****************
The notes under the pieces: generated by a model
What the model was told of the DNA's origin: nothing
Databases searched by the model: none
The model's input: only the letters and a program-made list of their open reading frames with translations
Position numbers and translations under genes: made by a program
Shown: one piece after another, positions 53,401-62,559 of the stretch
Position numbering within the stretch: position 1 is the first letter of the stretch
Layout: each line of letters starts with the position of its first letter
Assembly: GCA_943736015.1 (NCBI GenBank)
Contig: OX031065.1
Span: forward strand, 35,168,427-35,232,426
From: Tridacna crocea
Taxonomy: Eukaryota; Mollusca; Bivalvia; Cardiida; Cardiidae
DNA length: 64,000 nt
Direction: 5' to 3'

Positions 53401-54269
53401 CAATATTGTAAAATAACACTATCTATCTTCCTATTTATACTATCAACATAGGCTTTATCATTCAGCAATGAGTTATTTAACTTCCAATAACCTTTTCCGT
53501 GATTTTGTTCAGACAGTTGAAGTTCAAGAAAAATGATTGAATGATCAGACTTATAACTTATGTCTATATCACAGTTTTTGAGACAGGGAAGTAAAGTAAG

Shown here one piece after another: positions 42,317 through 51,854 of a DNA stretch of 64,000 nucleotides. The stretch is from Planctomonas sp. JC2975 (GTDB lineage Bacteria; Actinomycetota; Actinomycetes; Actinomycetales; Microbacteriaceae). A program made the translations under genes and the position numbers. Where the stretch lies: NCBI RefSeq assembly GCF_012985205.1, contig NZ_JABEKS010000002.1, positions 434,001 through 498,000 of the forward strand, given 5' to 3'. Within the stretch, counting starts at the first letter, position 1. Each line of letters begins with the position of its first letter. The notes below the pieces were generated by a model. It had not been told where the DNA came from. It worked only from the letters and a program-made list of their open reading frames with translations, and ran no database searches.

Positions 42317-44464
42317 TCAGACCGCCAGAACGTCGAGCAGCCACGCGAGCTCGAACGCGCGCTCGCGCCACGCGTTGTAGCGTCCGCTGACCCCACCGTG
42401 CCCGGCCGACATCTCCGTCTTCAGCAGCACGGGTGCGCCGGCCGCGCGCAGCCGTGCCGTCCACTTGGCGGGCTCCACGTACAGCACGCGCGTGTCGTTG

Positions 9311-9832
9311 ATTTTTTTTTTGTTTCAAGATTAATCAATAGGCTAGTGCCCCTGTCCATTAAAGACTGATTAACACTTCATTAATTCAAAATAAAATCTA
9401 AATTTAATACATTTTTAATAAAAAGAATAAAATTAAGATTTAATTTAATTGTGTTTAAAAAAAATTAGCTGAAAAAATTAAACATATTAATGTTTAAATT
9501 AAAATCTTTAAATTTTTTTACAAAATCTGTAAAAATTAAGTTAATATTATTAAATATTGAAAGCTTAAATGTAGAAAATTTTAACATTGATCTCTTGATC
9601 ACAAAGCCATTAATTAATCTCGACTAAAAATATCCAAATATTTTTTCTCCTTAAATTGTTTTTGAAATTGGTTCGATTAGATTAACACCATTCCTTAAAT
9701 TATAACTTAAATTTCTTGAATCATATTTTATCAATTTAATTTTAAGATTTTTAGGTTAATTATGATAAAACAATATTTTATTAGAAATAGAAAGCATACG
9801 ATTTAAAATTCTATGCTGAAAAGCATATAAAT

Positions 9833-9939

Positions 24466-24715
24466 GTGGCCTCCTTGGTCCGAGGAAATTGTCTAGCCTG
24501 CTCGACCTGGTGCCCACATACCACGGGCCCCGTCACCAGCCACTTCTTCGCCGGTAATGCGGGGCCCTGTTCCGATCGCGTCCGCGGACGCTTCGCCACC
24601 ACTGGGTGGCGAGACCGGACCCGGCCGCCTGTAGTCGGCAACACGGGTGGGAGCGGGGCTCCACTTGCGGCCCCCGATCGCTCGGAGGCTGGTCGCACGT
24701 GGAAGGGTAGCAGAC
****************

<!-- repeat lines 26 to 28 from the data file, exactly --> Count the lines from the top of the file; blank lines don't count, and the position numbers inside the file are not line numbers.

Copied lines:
9501 AAAATCTTTAAATTTTTTTACAAAATCTGTAAAAATTAAGTTAATATTATTAAATATTGAAAGCTTAAATGTAGAAAATTTTAACATTGATCTCTTGATC
9601 ACAAAGCCATTAATTAATCTCGACTAAAAATATCCAAATATTTTTTCTCCTTAAATTGTTTTTGAAATTGGTTCGATTAGATTAACACCATTCCTTAAAT
9701 TATAACTTAAATTTCTTGAATCATATTTTATCAATTTAATTTTAAGATTTTTAGGTTAATTATGATAAAACAATATTTTATTAGAAATAGAAAGCATACG